The number of students taking language qualifications in the UK is falling year on year, with the result that languages are becoming increasingly ‘elite’ subjects, open only to those from a higher socio-economic background. Attempts to increase the take-up of languages have only made this gap wider, starting at primary school and having a ripple effect all the way up to university.
It has recently become compulsory for foreign languages to be taught at primary school from the age of 7. This has been met with widespread approval, and nearly half of primary schools have chosen to begin teaching a language from an even earlier age. However, concerns have been raised over insufficient teaching standards. Only 6% of schools have recruited new staff to teach languages and nearly a third have no staff members with more than a GCSE qualification in a language. There is growing division between schools with the funding to provide specialist teachers, and those being pushed to introduce a foreign language with teachers not confident of their own ability to do so.
The inequality of language teaching at primary school causes different levels of starting ability when pupils progress to secondary school, where the situation only worsens. There is an increasing trend of preventing lower-ability pupils studying languages, correlating strongly with socio-economic disadvantage. A major reason for this is school performance measures such as the English Baccalaureate, which was introduced in 2010 and takes into account language results. While the EBacc temporarily caused an increase in the number of students taking a language GCSE, it has strengthened the bias towards higher-ability students. Performance measures only consider achievement and not levels of participation or inclusion, so schools that encourage students across a wide ability spectrum to take a language are labelled as ‘underperforming’. Pupils are therefore often discouraged from taking a language if the school does not think they will achieve a C grade or above.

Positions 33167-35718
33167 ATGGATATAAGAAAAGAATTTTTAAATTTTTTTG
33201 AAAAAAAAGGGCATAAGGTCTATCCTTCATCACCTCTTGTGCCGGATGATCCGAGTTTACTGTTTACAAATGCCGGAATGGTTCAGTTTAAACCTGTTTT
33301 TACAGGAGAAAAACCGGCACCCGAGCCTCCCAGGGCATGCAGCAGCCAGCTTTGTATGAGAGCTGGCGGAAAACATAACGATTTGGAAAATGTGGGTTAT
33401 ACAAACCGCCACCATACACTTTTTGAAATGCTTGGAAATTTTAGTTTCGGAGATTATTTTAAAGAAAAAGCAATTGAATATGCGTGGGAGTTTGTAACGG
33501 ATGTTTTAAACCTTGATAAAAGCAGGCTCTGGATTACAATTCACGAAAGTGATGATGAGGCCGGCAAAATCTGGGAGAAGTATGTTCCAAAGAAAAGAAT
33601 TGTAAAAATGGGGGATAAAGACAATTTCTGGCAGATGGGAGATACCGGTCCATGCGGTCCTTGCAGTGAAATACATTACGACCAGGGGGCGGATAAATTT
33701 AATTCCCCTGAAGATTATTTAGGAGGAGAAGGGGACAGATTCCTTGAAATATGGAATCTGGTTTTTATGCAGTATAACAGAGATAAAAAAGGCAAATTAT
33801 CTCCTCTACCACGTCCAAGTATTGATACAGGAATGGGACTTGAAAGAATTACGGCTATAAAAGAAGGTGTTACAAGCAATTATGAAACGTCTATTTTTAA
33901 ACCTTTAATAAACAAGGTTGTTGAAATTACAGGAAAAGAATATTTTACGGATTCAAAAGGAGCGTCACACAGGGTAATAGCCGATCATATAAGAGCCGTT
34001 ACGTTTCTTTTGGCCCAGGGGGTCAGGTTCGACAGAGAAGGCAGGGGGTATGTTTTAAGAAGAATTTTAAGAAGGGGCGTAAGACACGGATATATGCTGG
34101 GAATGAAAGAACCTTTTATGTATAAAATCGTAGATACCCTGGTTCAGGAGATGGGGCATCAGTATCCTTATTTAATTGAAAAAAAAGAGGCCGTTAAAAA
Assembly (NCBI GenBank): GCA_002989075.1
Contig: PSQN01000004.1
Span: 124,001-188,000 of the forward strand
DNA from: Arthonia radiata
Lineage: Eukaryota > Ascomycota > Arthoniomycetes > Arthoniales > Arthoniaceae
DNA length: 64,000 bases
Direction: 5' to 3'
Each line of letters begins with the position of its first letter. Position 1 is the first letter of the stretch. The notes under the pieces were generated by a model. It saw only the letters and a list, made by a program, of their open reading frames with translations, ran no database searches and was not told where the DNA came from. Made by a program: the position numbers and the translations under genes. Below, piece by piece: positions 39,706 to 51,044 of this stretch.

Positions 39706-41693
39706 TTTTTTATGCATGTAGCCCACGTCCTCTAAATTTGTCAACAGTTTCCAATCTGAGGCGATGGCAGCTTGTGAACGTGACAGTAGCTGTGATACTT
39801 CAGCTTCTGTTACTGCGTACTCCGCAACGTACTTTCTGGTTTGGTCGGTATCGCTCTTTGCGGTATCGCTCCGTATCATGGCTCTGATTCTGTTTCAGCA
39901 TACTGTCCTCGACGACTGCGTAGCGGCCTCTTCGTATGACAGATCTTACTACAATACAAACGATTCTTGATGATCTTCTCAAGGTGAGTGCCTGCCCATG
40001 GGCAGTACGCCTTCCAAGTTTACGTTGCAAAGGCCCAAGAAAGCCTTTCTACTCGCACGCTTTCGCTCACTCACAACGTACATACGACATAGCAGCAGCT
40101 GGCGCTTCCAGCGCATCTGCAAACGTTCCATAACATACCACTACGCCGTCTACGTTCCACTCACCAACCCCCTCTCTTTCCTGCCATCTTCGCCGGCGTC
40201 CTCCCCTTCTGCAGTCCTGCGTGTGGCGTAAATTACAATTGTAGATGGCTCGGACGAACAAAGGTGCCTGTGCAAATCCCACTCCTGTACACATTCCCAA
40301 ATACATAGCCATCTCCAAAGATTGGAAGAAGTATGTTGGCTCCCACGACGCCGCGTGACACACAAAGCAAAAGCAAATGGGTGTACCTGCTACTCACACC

Encouraging pupils to continue with languages after GCSE is a big challenge. A-level entries for languages make up just 3.6% of all entries in England. One reason for this is students’ perception of the difficulty in achieving high grades. Ofqual admits that “relatively few A* grades are awarded in modern foreign languages when compared with other subjects with a high proportion of A grades”, resulting in languages being seen as ‘risky’ subjects to choose. This is amplified by the fact that university language departments are in rapid decline and courses are offered predominantly by top-end universities that require higher entry grades.
The current school system and its pressurised exam culture does not allow for the slow, cumulative effect that is necessary in language learning. The idea behind starting earlier, in primary school, is valid, but its attempted implementation so far has only widened the opportunity gap between different socio-economic groups. Performance measures, which on the surface encourage the take-up of languages, in reality have a detrimental effect on the availability of languages for everyone.
The narrowing of opportunities to study a language may be accelerated by government policies, but it stems from wider societal attitudes. Living in an English-speaking country has produced the complacent viewpoint that foreign languages may be useful but are in no way essential. There is a general lack of awareness of their value – learning a language is not only an important skill but encourages cultural understanding and open-mindedness. Nothing is gained from restricting the opportunity to study languages to just a lucky few, but a great deal is lost.
All statistics were taken from the ‘Language Trends 2014/15′ report by the CfBT Education Trust / British Council.
By Jenny Nicholls
The UoB Linguist Magazine
Guild of Students,
University of Birmingham